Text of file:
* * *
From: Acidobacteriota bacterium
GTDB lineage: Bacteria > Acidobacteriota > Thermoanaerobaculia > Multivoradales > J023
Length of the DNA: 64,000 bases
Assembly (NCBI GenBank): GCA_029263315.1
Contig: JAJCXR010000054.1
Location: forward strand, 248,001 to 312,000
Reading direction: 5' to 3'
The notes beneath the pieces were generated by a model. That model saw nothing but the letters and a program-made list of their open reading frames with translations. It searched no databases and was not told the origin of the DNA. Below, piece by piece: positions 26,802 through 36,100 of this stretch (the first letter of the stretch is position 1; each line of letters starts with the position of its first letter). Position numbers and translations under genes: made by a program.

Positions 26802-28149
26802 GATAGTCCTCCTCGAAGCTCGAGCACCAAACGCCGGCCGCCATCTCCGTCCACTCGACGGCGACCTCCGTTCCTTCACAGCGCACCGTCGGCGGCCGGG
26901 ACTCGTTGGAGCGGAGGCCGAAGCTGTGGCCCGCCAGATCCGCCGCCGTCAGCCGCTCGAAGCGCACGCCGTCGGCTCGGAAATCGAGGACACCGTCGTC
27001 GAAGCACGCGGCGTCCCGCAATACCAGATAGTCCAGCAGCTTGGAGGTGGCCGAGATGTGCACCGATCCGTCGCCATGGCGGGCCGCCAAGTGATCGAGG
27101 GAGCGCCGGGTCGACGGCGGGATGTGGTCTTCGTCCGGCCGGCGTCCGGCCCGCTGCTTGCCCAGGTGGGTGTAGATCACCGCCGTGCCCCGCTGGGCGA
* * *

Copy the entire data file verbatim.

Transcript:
From: Acidobacteriota bacterium
GTDB lineage: Bacteria > Acidobacteriota > Thermoanaerobaculia > Multivoradales > J023
Length of the DNA: 64,000 bases
Assembly (NCBI GenBank): GCA_029263315.1
Contig: JAJCXR010000054.1
Location: forward strand, 248,001 to 312,000
Reading direction: 5' to 3'
The notes beneath the pieces were generated by a model. That model saw nothing but the letters and a program-made list of their open reading frames with translations. It searched no databases and was not told the origin of the DNA. Below, piece by piece: positions 26,802 through 36,100 of this stretch (the first letter of the stretch is position 1; each line of letters starts with the position of its first letter). Position numbers and translations under genes: made by a program.

Positions 26802-28149
26802 GATAGTCCTCCTCGAAGCTCGAGCACCAAACGCCGGCCGCCATCTCCGTCCACTCGACGGCGACCTCCGTTCCTTCACAGCGCACCGTCGGCGGCCGGG
26901 ACTCGTTGGAGCGGAGGCCGAAGCTGTGGCCCGCCAGATCCGCCGCCGTCAGCCGCTCGAAGCGCACGCCGTCGGCTCGGAAATCGAGGACACCGTCGTC
27001 GAAGCACGCGGCGTCCCGCAATACCAGATAGTCCAGCAGCTTGGAGGTGGCCGAGATGTGCACCGATCCGTCGCCATGGCGGGCCGCCAAGTGATCGAGG
27101 GAGCGCCGGGTCGACGGCGGGATGTGGTCTTCGTCCGGCCGGCGTCCGGCCCGCTGCTTGCCCAGGTGGGTGTAGATCACCGCCGTGCCCCGCTGGGCGA